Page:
Coerced Labor: Georgia Poised to Repeat It’s Deplorable History

“Gov. Nathan Deal on Tuesday offered what he called a “partial solution” to Georgia’s farm labor shortage: put people on criminal probation to work picking fruits and vegetables in South Georgia…Deal outlined his proposal the same day his office released the results of a state survey of farmers showing they have 11,080 jobs open, which is about 14 percent of the full-time positions that are filled annually…The labor shortage is potentially putting hundreds of millions of dollars in crops at risk, say state agricultural industry leaders.” – AJC, June 14.
Let’s, for the moment, set aside the issue of whether our State leaders actually gave any serious thought to what they might accomplish with House Bill 87 this last session of the legislature.
Instead let’s go back to a time reported by Douglas Blackmon in his book, Slavery by Another Name – “After a plea for more cotton pickers in August 1932, police in Macon, Georgia, scoured the town’s streets, arresting sixty black men on ‘vagrancy’ charges and immediately turning them over to a plantation owner named J. H. Stroud.” Blackmon documents in painful detail the corruption of the legal system in the South to supply mine workers in Alabama, field hands in South Georgia and, yes, industrial workers in what is now the City of Atlanta. Blackmon’s book was on the reading list for a Beltline Seminar at Spelman College where he was a guest lecturer.
I recently read Blackmon’s account of the post-Civil War system – a system based in corrupt state laws and willful federal ignorance of the re-enslavement of (mostly) black men throughout the Deep South. While I had been vaguely aware of the system, his retelling of the events was nothing less than shocking – that such a system could have persisted until just before the Second World War. At least, however, I had the comfort of knowing that I was reading history – tragic, indeed – but history, nonetheless.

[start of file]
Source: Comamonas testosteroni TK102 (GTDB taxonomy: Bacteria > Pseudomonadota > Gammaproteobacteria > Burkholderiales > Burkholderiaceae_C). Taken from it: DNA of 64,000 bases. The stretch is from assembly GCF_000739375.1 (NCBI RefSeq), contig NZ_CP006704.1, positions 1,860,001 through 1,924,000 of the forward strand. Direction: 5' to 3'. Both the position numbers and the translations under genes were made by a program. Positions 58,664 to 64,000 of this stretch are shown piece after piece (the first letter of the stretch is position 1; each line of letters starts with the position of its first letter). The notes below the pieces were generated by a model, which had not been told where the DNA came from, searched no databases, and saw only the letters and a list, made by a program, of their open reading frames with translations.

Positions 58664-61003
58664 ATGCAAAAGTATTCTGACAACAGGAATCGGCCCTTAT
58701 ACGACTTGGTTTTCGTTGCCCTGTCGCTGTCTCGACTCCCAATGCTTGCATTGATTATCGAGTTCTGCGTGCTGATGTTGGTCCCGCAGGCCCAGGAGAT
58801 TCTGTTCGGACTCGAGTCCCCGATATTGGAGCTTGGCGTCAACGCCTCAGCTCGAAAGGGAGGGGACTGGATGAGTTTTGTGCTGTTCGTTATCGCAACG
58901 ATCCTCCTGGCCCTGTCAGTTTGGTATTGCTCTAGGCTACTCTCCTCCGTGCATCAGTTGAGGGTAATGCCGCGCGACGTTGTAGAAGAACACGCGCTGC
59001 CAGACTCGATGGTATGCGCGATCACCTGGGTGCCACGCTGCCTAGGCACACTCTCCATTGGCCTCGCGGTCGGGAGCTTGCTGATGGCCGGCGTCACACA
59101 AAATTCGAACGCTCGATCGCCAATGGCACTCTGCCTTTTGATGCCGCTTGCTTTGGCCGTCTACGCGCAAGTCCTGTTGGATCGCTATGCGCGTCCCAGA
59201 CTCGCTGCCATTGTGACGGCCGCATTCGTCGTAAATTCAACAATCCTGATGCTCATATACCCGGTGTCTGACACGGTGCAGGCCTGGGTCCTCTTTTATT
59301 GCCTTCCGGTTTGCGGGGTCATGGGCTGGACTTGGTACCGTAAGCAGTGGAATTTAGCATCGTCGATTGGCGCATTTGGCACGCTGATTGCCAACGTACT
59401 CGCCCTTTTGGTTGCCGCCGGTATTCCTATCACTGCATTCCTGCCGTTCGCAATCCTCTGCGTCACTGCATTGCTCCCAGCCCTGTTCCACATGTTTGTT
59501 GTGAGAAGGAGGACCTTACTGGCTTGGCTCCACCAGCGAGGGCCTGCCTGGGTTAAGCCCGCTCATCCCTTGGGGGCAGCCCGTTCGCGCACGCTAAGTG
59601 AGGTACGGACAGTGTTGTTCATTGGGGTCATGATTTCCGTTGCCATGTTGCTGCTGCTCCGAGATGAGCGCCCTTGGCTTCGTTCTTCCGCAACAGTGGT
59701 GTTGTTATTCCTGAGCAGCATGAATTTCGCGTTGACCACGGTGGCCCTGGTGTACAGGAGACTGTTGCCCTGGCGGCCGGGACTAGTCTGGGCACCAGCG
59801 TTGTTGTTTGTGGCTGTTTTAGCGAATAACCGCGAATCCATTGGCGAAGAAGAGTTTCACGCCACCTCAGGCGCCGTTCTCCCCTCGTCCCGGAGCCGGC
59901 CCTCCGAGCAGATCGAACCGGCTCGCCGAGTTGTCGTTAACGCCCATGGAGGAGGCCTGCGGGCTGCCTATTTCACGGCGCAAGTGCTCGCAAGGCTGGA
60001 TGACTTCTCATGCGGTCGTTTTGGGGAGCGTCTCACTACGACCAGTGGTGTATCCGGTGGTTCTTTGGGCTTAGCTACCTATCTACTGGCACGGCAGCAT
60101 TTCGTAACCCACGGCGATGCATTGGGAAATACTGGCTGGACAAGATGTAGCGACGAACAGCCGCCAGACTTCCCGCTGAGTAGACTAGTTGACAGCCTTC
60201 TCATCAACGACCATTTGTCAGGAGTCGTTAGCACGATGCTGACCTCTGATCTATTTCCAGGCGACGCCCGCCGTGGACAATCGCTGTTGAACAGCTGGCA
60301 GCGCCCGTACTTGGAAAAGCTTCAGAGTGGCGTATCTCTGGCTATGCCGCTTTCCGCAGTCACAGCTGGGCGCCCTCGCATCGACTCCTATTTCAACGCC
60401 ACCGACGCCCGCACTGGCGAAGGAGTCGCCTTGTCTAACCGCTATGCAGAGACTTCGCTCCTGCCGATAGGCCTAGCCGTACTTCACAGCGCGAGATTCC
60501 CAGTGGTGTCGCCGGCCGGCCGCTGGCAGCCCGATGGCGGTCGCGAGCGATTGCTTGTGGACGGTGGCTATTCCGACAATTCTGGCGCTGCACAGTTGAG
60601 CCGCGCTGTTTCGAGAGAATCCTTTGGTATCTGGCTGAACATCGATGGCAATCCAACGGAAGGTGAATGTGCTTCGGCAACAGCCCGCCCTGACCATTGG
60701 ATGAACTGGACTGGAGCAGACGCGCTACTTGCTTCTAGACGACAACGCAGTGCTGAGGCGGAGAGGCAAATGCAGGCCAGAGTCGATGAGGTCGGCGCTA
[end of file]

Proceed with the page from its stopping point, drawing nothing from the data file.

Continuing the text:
And now – an echo of earlier times appears. Ill-conceived public policy – an agricultural crisis – the discovery of labor shortage – and a simple solution through the criminal justice system. There is certainly a sound argument for humane reform of our immigration system. There is also an argument to be made for ensuring needed jobs go first to those citizens who are much in need of work and income. However, the suggestion of sending probationers into the fields to solve our self-inflicted economic wound is nothing more than retrogressing to an earlier shameful time in our State’s history of victimizing hundreds of mostly black men and condemning them to near slavery, while the rest of us watch silently. Now as then many of the potential victims have poor if any legal representation and few employment opportunities.
It is time to step back. Not to step back in time – but to step back to some truly useful public policy in immigration reform and in jobs development and not pervert our criminal justice system yet again.

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